Netflix fans are being warned of a new phishing scam claiming to be from the popular streaming service.
With nearly 151 million users worldwide, Netflix is the #1 streaming service in the world. Scammers have targeted Netflix customers with a phishing email that has been designed to steal their personal and financial login details.
The fake emails include the subject line "Reminder: Update Payment Method” and a message which suggests there has been an issue with the recipient's subscription to the streaming company. The email con states "We’re having some trouble with your current billing information. We’ll try again, but in the meantime, you may want to update your payment details."
It is then signed off by "Your friends at Netflix."
Although the scammers have cleverly incorporated Netflix branding and logo in the emails, the generic ‘Hi Dear’ greeting should act as a warning sign that this is not a legitimate email. The emails also have the display name of Netflix but the sender address is 'info.mailer.netflix.com'.
In order to create a sense of urgency, the recipient is prompted to click the ‘update account now’ button to activate their account. However, this button then directs unknowing victims to a Netflix branded account page which includes a form requesting their credit card information.
For cybercriminals, Netflix phishing is a profitable business. Netflix's substantial subscriber base offers a wealth of opportunities to access personal information. In Vade Secure's quarterly Phisher’s Favorites report for Q2 2019, Netflix was the 4th most impersonated brand in phishing attacks, with 8.2% quarter-over-quarter growth in Q2 2019.
Netflix also offers a unique opportunity to provoke victims as there is often anticipation surrounding the release of new shows in the months ahead of a premiere. This provides the perfect scenario for a cybercriminal to issue a phishing email that alerts subscribers that their accounts need to be updated to avoid cancellation.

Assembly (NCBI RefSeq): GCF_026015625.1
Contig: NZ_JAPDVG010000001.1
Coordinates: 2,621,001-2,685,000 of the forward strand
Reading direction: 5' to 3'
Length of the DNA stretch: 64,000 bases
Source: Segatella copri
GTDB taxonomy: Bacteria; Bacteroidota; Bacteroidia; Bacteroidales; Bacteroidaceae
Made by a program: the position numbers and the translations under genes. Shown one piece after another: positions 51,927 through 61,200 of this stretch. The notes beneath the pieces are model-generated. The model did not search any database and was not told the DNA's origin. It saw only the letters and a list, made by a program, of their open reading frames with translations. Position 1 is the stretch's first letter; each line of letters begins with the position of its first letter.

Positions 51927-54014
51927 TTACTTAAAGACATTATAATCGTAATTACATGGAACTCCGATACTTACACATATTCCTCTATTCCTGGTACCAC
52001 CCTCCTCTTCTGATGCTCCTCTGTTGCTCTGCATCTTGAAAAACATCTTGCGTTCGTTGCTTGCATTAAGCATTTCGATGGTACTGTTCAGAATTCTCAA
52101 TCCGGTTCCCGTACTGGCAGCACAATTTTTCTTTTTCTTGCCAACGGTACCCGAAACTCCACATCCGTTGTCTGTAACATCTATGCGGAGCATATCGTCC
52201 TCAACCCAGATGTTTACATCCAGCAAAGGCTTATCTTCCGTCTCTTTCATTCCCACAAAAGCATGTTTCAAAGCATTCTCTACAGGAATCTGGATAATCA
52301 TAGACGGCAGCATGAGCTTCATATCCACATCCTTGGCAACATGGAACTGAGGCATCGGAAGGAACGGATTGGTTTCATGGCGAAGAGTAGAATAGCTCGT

This "technique" worked particularly well for phishers targeting HBO viewers in 2019. Over seventeen million viewers tuned into the season premiere of Game of Thrones last year. Around the same time, phishers lured Game of Thrones fans to phishing websites with the offer to stream the popular series. Many users provided personal and credit card information which would be later found for sale on the dark web. In another phishing scam, hackers impersonated HBO, claiming they had proof that victims had streamed the show illegally and asked for a copyright infringement payment.
Lately, phishing emails have become increasingly sophisticated and difficult to detect. However, there are a few key indicators to look out for which help to spot a phish.
Does the URL match the address displayed? Often phishing scams will display a suspicious URL address which includes a misspelling of the company name or incorporates an odd character or symbol.
If the email asks for personal information such as an account number, password, pin or security questions then approach with caution. A reputable company will never request these personal details in an email.
If you spot any spelling mistakes or poor grammar within an email, it is unlikely to have come from an official organisation and could indicate the presence of a phishing email.
If the email creates a sense of urgency and encourages you to act immediately, this may be a sign of a phishing scam. If you are unsure if the request is legitimate, contact the company directly via their official website or telephone number.
If an offer seems too good to be true, then it usually is! Be wary of emails that inform you that you have won a competition that you did not enter or requests you to click on a link to claim a prize.
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